I am now officially the geekiest person you know. A friend just called telling me all about her new car. It sounds very nice and I was polite about it but the whole time she was talking a little voice in my head was saying, â€œBut I have WORMS!â€
Iâ€™m so excited. I have had the Worm FactoryÂ® 360 worm farm for a few months but I could not find any worms. A dear friend finally located a man with worms to spare and they have arrived and I’ve settled them in.
The bed was all set for them and they are happily munching away on crushed egg shells, coffee grounds, lettuce leaves and newspaper. At least I assume theyâ€™re happy. Worms are not much for emoting.
A DVD came with the worm farm. I appreciated the visual aid in setting the farm up. It wasnâ€™t complicated but Iâ€™m a visual learner and the step-by-step breakdown helped a lot.
A few things surprised me. In the video they showed rather large pieces of vegetable skins right in the soil. I think that dicing them would be worth the effort. I want the compost pretty quickly as my lettuce seeds and many of my herbs have sprouted and I want to give their new homes a jolt of fabulous food before putting them outside. Iâ€™m probably worrying for no reason as I still have some snow on the ground and it was brisk and blustery when I got up this morning. Still, a girl can dream and now that itâ€™s mid-day the air has warmed up nicely. Spring is definitely in the air. I know patience is a virtue but it isnâ€™t one of mine. Iâ€™ll have to work on that.
Iâ€™ve been thinking a lot about this worm farm. There is so much to learn from one. They way garbage breaks down is fascinating in itself. Then thereâ€™s the whole piece about beneficial micro-organisms and soil health.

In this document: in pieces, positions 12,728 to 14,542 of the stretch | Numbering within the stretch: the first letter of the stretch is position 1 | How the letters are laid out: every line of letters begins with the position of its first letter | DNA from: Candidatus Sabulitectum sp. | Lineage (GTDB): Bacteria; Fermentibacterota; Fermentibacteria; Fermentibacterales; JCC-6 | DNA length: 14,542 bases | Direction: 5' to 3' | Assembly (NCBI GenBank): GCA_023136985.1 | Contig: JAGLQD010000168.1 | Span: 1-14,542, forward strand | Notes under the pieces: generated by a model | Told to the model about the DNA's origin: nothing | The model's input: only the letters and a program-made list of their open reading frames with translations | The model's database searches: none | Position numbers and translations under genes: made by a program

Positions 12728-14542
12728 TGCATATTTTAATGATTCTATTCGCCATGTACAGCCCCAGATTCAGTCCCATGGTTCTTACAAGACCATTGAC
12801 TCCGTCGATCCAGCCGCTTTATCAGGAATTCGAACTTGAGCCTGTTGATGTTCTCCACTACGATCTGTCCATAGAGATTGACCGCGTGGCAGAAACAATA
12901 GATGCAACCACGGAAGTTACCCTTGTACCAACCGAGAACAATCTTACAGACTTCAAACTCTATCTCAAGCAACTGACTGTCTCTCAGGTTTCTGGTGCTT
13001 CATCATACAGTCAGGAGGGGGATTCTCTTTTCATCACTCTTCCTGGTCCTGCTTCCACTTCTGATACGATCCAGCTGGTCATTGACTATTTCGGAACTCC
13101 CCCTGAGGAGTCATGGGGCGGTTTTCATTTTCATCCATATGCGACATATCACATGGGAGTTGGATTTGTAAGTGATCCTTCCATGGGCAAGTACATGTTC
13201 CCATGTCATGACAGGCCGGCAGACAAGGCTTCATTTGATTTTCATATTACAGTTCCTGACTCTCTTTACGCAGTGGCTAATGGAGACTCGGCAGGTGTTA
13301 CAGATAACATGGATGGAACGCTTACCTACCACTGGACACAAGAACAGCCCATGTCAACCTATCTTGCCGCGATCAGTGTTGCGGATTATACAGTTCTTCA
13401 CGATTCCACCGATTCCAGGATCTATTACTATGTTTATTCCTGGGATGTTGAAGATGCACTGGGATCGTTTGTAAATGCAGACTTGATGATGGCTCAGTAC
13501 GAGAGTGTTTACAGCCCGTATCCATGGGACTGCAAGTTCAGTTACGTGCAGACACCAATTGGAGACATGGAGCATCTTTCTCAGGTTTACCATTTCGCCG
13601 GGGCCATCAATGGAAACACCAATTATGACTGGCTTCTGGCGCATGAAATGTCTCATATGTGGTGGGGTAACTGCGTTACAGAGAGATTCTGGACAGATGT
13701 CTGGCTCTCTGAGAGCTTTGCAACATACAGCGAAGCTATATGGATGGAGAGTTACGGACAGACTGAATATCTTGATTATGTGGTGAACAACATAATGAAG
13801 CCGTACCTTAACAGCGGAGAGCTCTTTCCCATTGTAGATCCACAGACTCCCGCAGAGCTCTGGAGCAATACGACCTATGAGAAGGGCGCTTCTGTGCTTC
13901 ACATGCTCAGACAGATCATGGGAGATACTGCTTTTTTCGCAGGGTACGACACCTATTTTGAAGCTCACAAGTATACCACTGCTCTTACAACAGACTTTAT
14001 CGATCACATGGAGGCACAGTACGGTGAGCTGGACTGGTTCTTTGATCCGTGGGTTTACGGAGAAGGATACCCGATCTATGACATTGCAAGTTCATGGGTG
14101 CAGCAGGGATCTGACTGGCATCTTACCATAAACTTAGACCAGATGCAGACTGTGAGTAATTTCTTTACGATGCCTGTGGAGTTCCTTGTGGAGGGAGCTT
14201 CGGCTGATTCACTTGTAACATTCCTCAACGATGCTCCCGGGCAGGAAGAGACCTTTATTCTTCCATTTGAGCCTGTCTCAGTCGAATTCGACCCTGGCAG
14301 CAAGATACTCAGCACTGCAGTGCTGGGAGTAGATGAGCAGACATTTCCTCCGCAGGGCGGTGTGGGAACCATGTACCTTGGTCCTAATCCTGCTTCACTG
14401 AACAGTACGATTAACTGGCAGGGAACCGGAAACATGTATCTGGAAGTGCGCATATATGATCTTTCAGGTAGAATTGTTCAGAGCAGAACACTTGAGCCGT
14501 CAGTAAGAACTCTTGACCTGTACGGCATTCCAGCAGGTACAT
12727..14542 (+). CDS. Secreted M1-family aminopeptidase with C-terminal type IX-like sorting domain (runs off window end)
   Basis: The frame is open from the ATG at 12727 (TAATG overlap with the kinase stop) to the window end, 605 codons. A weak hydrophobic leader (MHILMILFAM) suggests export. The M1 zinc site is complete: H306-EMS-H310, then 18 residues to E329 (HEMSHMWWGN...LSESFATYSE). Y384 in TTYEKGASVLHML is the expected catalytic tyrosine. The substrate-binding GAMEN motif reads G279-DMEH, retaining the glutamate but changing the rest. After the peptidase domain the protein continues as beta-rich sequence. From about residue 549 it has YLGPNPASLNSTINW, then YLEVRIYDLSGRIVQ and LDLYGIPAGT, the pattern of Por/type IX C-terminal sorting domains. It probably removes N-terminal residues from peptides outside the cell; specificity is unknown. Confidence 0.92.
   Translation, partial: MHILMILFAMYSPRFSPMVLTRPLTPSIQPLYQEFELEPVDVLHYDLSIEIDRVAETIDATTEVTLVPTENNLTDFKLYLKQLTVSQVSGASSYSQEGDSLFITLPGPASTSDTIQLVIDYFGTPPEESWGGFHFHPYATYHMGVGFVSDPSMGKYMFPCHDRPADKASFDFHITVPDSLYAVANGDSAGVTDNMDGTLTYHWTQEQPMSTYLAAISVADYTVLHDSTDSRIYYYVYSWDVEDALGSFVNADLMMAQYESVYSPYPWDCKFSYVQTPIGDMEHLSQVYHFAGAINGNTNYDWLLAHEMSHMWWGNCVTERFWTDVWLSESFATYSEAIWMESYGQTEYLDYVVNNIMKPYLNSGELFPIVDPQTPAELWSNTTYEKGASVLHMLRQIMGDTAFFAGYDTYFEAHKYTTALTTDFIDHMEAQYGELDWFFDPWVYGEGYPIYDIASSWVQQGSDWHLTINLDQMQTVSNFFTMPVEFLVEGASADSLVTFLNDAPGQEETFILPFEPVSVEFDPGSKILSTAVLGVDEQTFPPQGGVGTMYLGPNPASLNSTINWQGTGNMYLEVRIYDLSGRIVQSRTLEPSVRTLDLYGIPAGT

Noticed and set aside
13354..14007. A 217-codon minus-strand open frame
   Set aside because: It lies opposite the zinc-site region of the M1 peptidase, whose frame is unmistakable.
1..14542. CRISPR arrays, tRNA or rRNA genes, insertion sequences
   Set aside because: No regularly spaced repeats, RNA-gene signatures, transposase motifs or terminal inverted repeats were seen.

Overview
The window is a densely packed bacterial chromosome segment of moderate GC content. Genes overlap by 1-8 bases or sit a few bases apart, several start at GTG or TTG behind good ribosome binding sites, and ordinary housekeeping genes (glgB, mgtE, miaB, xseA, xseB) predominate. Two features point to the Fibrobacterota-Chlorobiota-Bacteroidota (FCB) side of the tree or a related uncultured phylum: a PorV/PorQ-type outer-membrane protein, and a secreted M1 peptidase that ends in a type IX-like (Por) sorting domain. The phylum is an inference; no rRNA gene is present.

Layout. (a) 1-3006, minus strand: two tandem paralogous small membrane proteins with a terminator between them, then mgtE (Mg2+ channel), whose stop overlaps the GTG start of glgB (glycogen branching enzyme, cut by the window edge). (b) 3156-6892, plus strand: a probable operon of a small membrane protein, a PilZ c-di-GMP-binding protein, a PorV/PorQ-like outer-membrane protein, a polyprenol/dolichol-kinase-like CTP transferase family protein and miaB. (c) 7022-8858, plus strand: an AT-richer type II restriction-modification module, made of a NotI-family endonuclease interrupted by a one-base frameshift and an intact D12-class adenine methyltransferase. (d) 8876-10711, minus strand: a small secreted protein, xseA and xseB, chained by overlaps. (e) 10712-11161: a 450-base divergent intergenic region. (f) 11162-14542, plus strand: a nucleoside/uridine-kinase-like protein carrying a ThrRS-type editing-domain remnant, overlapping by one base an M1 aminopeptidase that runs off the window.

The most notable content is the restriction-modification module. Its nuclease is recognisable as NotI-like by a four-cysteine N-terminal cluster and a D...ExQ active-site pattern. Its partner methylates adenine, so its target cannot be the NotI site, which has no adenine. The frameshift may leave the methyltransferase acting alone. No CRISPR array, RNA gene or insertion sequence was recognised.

I could see a whole science curriculum devoted to a classroom worm farm. Iâ€™ll be homeschooling my daughter for 6th grade and the worms will play a big part in what we study. Iâ€™ll help her devise feeding and harvesting charts, work on weights and measures, and weâ€™ll do some controlled experiments using worm casings vs. no extra fertilizer. Hand-on learning is so much more valuable than reading a text and taking a test.
But back to my worms. One thing I love about the worm farm is that once you have it going, it will continue to flourish with no other purchases necessary. It will need our leftover food wastes and some brown matter like shredded paper and dry leaves and the occasional handful of finished compost when I add a new tray to the farm. Itâ€™s a perfectly sustainable way to cycle wastes: feed our green food plant waste to the worms which make fertilizer for the garden… That whole idea just makes me smile. I did mention that I was a geek, didnâ€™t I?
The volumes are quite astounding. 1 pound of worms will eat Â½ pound of food every day. It must be a 50/50 mixture of fiber and vegetable matter. That is more ‘green’ than we generally put in our compost. Itâ€™s amazing to think that the chore of carrying the compost out to the compost pile, located far from the house and across a field will be eliminated. (In wintertime, or after freak spring storms, that would be a snowy field.)
The liquid that drains from the bottom of the farm is called leachate. Itâ€™s nutrient-dense and perfect for watering house plants. I have heard that I should dilute it 1 to 10 with water. That seems reasonable.
I had planned to keep the worm farm in the basement but Iâ€™m having so much fun watching the worms do their thing that I may just leave it in the kitchen. Letâ€™s call it a conversation piece.